Nonfatal strangulation by a current or former intimate partner is a distinct mechanism of violence with the potential for severe injury or death. As nonfatal strangulation has gained recognition for its significant medical and legal implications, there have been multiple calls for nursing and other health care providers to improve practices related to strangulation screening, assessment, and treatment. Given that US estimates suggest higher prevalence of strangulation of women than of men, this integrative evidence review examines existing literature related to women's injuries and their subsequent experiences in seeking health care after surviving intimate partner strangulation.Methods:
Following PRISMA guidelines, 5 electronic databases were searched, ultimately resulting in 13 articles for inclusion.Results:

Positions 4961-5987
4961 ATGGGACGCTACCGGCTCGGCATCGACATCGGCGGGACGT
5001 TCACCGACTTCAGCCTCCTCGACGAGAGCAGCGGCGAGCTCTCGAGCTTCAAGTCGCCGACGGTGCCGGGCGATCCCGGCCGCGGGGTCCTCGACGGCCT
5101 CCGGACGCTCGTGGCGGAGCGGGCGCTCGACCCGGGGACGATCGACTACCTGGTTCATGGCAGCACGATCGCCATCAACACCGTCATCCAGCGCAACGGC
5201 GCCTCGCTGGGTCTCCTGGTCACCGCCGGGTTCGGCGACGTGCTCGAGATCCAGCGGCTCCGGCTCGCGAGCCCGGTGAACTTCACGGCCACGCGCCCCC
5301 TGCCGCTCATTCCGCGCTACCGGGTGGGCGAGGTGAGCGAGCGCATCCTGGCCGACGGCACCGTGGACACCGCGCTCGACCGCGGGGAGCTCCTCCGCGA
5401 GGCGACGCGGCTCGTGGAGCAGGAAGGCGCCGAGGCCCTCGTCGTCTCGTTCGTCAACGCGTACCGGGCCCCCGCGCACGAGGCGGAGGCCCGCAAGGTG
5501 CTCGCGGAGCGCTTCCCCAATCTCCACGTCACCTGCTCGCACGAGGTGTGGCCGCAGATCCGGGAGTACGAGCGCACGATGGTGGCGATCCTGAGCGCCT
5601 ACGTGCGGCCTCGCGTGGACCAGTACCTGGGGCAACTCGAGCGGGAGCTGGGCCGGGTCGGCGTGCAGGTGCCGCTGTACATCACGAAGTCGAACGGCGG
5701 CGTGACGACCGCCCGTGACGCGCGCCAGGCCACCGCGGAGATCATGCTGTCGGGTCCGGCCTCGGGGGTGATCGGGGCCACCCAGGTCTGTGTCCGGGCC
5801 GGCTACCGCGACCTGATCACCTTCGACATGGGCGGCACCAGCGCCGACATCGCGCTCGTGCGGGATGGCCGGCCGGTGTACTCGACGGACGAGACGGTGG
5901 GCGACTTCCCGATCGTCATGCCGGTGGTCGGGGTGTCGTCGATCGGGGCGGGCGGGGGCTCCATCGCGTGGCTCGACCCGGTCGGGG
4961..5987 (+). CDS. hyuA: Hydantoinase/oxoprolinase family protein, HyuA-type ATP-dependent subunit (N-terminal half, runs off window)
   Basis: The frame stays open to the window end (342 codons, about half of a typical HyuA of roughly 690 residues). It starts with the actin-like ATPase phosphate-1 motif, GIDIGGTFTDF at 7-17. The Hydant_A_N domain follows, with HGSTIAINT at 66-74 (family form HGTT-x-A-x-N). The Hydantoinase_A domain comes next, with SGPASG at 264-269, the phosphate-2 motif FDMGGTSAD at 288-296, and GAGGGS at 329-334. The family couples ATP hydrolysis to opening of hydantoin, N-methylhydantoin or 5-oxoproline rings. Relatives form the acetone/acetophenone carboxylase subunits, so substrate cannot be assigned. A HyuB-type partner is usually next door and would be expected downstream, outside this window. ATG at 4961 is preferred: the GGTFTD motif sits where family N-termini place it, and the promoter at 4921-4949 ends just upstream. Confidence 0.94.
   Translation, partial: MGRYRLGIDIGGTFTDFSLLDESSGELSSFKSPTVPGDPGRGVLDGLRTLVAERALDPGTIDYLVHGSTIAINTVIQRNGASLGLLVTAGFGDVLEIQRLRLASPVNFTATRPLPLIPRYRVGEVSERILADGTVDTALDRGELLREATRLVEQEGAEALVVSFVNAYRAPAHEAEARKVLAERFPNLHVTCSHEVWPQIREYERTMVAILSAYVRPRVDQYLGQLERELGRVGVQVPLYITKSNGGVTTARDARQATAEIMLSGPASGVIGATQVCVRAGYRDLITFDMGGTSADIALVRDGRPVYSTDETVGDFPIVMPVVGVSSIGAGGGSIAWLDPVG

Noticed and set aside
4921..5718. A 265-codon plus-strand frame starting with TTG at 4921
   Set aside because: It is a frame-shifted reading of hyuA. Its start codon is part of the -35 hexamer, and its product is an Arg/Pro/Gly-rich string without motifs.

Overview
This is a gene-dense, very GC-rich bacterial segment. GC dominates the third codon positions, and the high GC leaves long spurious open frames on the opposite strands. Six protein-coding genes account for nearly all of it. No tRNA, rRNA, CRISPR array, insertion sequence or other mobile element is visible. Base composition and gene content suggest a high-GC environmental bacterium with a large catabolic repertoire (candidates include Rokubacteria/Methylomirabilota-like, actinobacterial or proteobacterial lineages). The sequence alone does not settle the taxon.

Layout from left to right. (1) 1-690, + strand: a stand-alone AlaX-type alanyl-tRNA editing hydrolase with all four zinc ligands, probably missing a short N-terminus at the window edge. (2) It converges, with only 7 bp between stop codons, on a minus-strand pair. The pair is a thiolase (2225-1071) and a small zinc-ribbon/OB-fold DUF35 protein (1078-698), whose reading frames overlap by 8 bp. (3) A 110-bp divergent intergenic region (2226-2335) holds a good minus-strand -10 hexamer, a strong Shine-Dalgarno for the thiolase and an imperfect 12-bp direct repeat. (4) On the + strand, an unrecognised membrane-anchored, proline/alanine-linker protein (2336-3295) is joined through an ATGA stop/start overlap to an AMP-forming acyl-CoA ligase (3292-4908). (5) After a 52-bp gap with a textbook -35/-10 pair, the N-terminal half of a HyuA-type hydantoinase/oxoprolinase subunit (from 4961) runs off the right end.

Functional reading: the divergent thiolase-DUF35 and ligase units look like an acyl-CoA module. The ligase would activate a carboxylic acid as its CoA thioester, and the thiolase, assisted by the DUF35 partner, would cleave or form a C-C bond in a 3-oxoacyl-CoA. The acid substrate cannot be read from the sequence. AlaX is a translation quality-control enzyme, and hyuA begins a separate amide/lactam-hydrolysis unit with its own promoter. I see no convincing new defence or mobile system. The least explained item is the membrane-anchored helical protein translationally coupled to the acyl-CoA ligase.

Overall, nonfatal intimate partner strangulation was associated with multiple negative physical and psychological outcomes for women, although only 5% to 69% of strangled women sought health care in studies reporting this finding.Discussion:
Nonprobability sampling, participant self-reports, and relatively small sample sizes were frequently encountered limitations across studies. Heterogeneity of women's ages and race/ethnicities also limited comparisons. However, existing research provides a beginning framework to support practice and future inquiry.